The styloid process, stylohyoid ligament, and the lesser cornu of the hyoid bone are derived from Reichert cartilage, which arises from the second branchial arch during embryogenesis. [3] There can be several variations of the styloid chain, including variations in the length of the process, thickness of the segments, angle and direction of the deviation, and the degree of ossification. [1] Ossification of stylohyoid ligament is said to be one of the causes of elongated styloid process. Stylalgia may be due to formation of a stiff bony clasp, which hampers the elastic movement of the stylohyoid ligament during contraction of the pharyngeal muscles, the pain being secondary to irritation of the sympathetic plexus around the carotid arteries or the sinus branch of the glossopharyngeal nerve. Elongated styloid process can cause dysphagia due to the formation of a pseudoarthrosis between the styloid process and the stylohyoid ligament, causing intermittent locking or fixation. [4] The elongated styloid process in our patient was due to bony extension itself and no ossification of the stylohyoid ligament was present.

The normal length of the styloid process varies greatly, although in the majority of patients it is 20-30 mm long. It is considered elongated when it is longer than 30 mm, and this occurs in around 4% of the general population. However, of these, only 4% present with symptoms that are attributable to the elongation. [1],[5] An earlier study has reported that the average lengths of the left and right styloids were 1.52 cm and 1.59 cm, respectively, in Indian subjects. [6] In the present case, the lengths of the right and left styloids were about 6.5 cm and 5.0 cm, respectively. Elongated styloid process is reported more frequently in women than in men. Symptomatic patients are usually over 40 years of age, [1] and this was true in the present case also.

A wide variety of symptoms have been attributed to elongated styloid processes, including cervical pain, throat pain, earache, foreign body sensation in the throat, pain on changing head position, headache, pain in the cervicofacial region, pain on swallowing, shoulder pain, and sensation of a lump in the throat. [5] The patient had throat pain, foreign body sensation, earache, and pain on swallowing.

The diagnosis of elongated styloid process is based on the history and clinical examination, with aggravation of symptoms on palpation of the styloid process in the tonsillar fossa. The diagnosis is supported by the relief of symptoms following an injection of an anesthetic solution into the tonsillar fossa and is confirmed by radiography. [1],[5] In this patient there was no history of trauma or tonsillectomy, and clinical examination of the oropharyngeal region revealed prominent bony projections in the tonsillar fossae, with tenderness on palpation; diagnosis was finally confirmed by a radiograph. Hence this is a case of styloid process carotid artery syndrome. This case is unique because there has been no report of oropharyngeal styloids in the literature to date.

The elongated styloids can be treated surgically and non-surgically. A pharmacological approach, with transpharyngeal infiltration of steroids or anesthetic into the tonsillar fossa, can relieve symptoms, but styloidectomy is the treatment of choice. [7] Partial styloidectomy was performed by the intraoral approach in the present case. Some authors have suggested that excision of the styloid process without disturbing the attachments of muscles and ligaments to the periosteum of the styloid process is an important factor in relieving postoperative pain and complications. [8] We followed this approach in the present case.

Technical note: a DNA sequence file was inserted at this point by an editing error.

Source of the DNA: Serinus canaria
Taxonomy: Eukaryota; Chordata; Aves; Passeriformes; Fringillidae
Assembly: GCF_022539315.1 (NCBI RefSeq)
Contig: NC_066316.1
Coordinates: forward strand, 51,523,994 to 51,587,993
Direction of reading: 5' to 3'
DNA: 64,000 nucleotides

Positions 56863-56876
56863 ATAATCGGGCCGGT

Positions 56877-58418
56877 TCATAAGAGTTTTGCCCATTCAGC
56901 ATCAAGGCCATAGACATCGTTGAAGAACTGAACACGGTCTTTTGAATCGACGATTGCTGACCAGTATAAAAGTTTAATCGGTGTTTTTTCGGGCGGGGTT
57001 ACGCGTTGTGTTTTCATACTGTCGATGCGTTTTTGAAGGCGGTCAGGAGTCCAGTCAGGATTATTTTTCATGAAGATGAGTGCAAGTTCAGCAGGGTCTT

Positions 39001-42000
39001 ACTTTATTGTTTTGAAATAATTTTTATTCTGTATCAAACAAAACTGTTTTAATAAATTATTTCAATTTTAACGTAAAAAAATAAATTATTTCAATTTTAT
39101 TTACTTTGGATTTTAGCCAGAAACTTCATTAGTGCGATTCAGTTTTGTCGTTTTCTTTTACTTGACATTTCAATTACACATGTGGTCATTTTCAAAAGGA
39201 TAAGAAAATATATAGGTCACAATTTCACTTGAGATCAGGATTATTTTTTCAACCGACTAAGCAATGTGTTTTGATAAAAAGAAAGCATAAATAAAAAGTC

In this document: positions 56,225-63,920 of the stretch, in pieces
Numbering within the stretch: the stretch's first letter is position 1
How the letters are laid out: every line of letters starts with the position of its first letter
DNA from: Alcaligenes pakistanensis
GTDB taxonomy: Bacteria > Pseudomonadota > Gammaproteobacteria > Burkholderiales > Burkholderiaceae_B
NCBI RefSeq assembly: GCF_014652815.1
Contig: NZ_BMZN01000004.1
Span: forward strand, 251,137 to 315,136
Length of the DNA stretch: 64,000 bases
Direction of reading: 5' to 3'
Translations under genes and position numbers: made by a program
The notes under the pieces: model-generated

Conclusion Top

Variation is the law of nature. Every human is unique anatomically and even identical twins are not alike. It is important that clinicians, especially dentists and otolaryngologists, be aware of the anatomical variations of the styloid process. The presented case is unique in that the grossly elongated styloid processes projected into the oropharyngeal region like the tusks of an elephant.

   References Top

1.Ilguy M, Ilguy D, Guler N, Bayirli G. Incidence of the type and calcification patterns in patients with elongated styloid process. J Int Med Res 2005;33:96-102.  Back to cited text no. 1
2.Jung T, Tschernitschek H, Hippen H, Schneider B, Borchers L. Elongated styloid process: When is it really elongated? DentomaxillofacRadiol 2004;33:119-24.  Back to cited text no. 2
3.Balbuena L Jr, Hayes D, Ramirez SG, Johnson R. Eagle's syndrome (elongated styloid process). Southern Med J 1997;90:331-4.  Back to cited text no. 3
4.Leighton SE, Whittet HB, Golding S, Freeland AP. Styloid apparatus anamoly causing dysphagia. J LaryngolOtol 1991;105:964-5.  Back to cited text no. 4
5.Prasad KC, Kamath MP, Reddy KJ, Raju K, Agarwal S. Elongated styloid process (Eagle'ssyndrome): A clinical study. J Oral MaxillofacSurg2002;60:171-6.  Back to cited text no. 5
6.Thot B, Revel S, Mohandas R, Rao AV, Kumar A. Eagle's syndrome. Anatomy of the styloid process. Indian J Dent Res 2000;11:65-70.  Back to cited text no. 6
7.Politi M, Toro C, Tenani G. A rare cause for cervical pain: Eagle's syndrome. Int J Dent 2009;1-3.2009:78297.  Back to cited text no. 7
8.Yavuz H, Caylakli F, Erkan AN, Ozluoglu LN. Modified intraoral approach for removal of an elongated styloid process. J Otolaryngol Head Neck Surg 2011;40:86-90.  Back to cited text no. 8

Correspondence Address:
Bharati R Doni
Department of Oral Medicine and Radiology, Seema Dental College and Hospital, Rishikesh, Uttarakhand
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Source of Support: None, Conflict of Interest: None

DOI: 10.4103/0970-9290.104980

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  [Figure 1], [Figure 2], [Figure 3], [Figure 4]